Security measures have been sharply stepped around the U.S. Capitol in the aftermath of the violent assault by a pro-Trump mob Wednesday, including a large National Guard presence and high, non-scalable fencing.
The National Guard will deploy over 6,000 guardsmen to the city by the weekend and will finish setting up the 7-foot-tall fencing around the Capitol, Army Secretary Ryan McCarthy said.
Some of the additional troops were already going to be arriving in D.C. to assist with President-elect Joe Biden’s inauguration, as has happened in the past.
A defense official told ABC News that their arrival has been accelerated and that they will be on month-long deployments to help out with the current situation and continue on through the inauguration and possibly beyond.
The non-scalable fencing will snake around the Capitol complex from Constitution Avenue, Independence Avenue, and First Ave to the front of the Capitol pond. The army secretary said the fencing will be up for the next 30 days.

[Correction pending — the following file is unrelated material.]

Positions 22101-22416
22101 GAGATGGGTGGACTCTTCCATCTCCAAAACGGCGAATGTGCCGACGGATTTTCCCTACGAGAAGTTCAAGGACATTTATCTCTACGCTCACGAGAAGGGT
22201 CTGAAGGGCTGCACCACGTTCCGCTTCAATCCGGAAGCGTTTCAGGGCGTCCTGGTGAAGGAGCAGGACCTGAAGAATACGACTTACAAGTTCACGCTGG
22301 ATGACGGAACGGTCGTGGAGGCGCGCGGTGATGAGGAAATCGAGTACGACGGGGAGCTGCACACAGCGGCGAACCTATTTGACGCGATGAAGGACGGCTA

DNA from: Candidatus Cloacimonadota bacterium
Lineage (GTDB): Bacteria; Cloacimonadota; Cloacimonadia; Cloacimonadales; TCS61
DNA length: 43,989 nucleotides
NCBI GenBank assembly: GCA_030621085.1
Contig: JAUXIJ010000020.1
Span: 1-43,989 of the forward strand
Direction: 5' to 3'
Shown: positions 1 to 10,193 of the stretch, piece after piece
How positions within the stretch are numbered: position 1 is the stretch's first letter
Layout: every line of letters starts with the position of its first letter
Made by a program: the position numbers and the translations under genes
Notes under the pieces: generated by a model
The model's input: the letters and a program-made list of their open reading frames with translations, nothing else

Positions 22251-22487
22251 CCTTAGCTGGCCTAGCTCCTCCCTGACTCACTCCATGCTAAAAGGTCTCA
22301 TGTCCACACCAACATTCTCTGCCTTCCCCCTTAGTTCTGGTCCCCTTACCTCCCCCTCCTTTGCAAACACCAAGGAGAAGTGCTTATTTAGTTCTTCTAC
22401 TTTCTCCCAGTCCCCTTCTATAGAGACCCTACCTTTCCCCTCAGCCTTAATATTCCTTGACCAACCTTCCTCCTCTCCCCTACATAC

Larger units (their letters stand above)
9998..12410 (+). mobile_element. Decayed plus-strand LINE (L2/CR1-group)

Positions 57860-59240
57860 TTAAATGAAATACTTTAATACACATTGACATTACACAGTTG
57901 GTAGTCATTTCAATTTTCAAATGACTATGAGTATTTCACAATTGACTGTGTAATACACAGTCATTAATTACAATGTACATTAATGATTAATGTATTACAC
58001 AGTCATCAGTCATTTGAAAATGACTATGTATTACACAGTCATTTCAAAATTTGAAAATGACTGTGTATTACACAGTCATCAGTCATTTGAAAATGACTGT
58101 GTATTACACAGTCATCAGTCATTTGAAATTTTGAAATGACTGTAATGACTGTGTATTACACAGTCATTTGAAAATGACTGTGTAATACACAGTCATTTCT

Much of the area inside the fencing remains damaged from Wednesday’s violent insurrection, which left five dead, including a Capitol Police Officer. Structures set up ahead of Biden’s Inauguration on Jan. 20 remain visibly damaged disfigured on the building’s West Front, where rioters climbed scaffolding and bleachers set up for the event.
The increased measures come after intense bipartisan criticism of lapses in Capitol security Wednesday, when rioters overpowered police and forced their way into the building.
"I'm livid about the whole thing because I had conversations with the sergeant at arms and the chief of the Capitol Police, assurances that every precaution was being taken, that we had enough manpower - that we were going to keep people completely away from the Capitol," Rep. Tim Ryan, D-Ohio, told reporters Thursday.
"We were told no one was going to be anywhere close to the Capitol, and the protests. And next thing you know, you turn on the TV, and they're swinging from the Capitol building with flags," he added.
Senate Majority Leader Mitch McConnell echoed the Ohio Democrat’s frustration, saying that riots "a massive failure” of “institutions, protocols, and planning.”
Key Capitol security officials – including the Capitol Police chief and House and Senate sergeants-at-arms have resigned in the aftermath of the protests.
ABC News' Luis Martinez contributed to this report.